Many first-time visitors to The Village are surprised by how large and diverse this huge chunk of the city is. The Village, bounded by 14th Street to the north, Houston Street to the south, Fifth Avenue to the east and the Hudson River to the west, comprises many different communities, faces and lives.
Washington Square Park (end of Fifth Avenue, bounded by Waverly Place and West Fourth Street) has been the heart of anti-establishment life for decades, perhaps reaching its zenith in the sixties, when many a teen chose to tune-in, turn-on and drop-out. Serving as the focal point for New York University, the buildings and dorms of which circle the park on all sides, Washington Square is still the converging point of alternative culture: Gen-X slackers, pierced and tattooed runaways, drug dealers, skateboarders, students and performers -- they're all here, with the notable exception of gays, who steer clear of the odious action in favor of the West Village.
The park's beautiful white arch, constructed in 1892 to commemorate Washington's inauguration here a century before, presides over a lively, central fountain, a favorite meeting place for Villagers. Be sure to notice Washington Square North's rows of beautifully preserved townhomes, dating back to the 1860s and immortalized by such writers as Henry James, Louisa May Alcott and William Dean Howells.
The streets immediately below the park are full of cafes, T-shirt shops, bars and restaurants, all catering more or less to straight tourists and the NYU crowd. Bleecker Street, running through the Village at a northwestern angle, is the Village's most vibrant street, and from end to end, best captures the many communities that make up the neighborhood.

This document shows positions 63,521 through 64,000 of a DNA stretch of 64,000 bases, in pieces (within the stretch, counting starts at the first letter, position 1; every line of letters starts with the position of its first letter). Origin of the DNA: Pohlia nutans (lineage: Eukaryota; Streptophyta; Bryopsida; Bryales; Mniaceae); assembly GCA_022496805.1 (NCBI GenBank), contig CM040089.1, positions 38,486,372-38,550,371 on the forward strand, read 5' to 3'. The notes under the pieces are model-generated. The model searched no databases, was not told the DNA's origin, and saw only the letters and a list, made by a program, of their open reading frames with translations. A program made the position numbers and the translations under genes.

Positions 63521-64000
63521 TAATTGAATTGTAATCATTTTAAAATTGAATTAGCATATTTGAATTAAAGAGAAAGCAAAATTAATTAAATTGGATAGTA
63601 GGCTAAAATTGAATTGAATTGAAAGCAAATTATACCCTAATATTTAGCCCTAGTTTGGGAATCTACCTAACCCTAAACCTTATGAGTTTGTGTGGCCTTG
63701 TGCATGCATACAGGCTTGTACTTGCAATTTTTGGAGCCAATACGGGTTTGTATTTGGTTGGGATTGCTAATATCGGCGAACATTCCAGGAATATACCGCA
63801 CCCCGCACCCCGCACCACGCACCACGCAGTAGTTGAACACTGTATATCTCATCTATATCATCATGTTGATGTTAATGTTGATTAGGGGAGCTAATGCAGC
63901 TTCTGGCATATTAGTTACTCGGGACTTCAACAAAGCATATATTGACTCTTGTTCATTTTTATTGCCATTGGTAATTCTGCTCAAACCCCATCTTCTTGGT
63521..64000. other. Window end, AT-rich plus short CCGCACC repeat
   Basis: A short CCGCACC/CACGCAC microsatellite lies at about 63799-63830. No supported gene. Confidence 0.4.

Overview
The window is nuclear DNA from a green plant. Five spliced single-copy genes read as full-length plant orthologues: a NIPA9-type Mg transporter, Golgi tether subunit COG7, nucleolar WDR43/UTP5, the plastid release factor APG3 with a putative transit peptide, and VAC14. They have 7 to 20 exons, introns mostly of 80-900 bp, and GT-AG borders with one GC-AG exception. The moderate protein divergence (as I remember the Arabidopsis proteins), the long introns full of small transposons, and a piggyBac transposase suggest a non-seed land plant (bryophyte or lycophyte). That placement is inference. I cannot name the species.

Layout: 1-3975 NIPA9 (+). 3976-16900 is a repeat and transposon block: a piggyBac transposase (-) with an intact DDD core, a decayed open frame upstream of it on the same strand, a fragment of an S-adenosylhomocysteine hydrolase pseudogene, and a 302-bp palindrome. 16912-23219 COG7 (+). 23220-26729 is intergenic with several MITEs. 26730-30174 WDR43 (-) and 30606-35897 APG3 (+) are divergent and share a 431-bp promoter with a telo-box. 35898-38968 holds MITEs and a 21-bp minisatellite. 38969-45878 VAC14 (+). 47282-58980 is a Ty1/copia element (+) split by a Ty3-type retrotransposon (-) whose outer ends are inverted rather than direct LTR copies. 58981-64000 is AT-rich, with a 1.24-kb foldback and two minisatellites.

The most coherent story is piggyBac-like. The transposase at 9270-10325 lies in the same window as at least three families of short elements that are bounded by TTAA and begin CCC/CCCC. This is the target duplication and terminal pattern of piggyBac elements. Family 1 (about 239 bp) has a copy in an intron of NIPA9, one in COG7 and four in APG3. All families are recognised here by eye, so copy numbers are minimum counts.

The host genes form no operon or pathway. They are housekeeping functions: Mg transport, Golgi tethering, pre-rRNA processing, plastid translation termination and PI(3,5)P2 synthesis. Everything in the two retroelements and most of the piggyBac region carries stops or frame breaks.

The best part of Bleecker begins west of Sixth Avenue and continues to Seventh Avenue, where it's full of Italian pastry cafes, pizza joints, (the famous John's Pizza), interesting jewelry shops, Catholic churches with basement bingo, and some decent restaurants.
Don't miss a visit to the Gay and Lesbian Community Service Center (208 W. 13th St; 212/620-7310), the biggest of its kind in the country, back to its original housing in a newly renovated former public school on 13thfrom its temporary digs on Little 12Street. This is your best resource in the city as a gay tourist, hands down. You'll find an infinite number of leaflets and info on gay life in the city.
The gay West Village is centered around Sheridan Square and Christopher Street (beginning at Sheridan Square and running west) the East Coast's Castro, and perhaps the first gay ghetto in the country. And like the Castro, AIDS forever altered the street's jubilant decadence of the `70s and early `80s. Now the crowd in Christopher Street's bars and shops tends to be older, male, lower-income and ethnic, as compared to its relatively young, middle class white population of decades'; past.
West of Seventh Avenue and spread throughout the quiet, tree-lined streets of brownstones and townhomes are dozens of the city's best (and fairly reasonable) restaurants, bookstores, and unusual shopping. Such streets as Bedford, West Fourth, Perry or Charles make for the city's best strolls, as the area is one of the oldest and most historically significant in the city. If you can find it, Chumley's (86 Bedford St, at Barrow; 212/675-4449; $9-18), good for an afternoon pint, is an old speakeasy that's still unmarked by any signage -- one has to duck through a courtyard doorway to find it. Hudson Street, running north-south from Houston to 14th Street, is the Village's westernmost main artery, and popular lesbian locale. You'll spot many a cute guy or gal walking their terrier along Hudson, also lined with some good, inexpensive restaurants, shops and more cafes.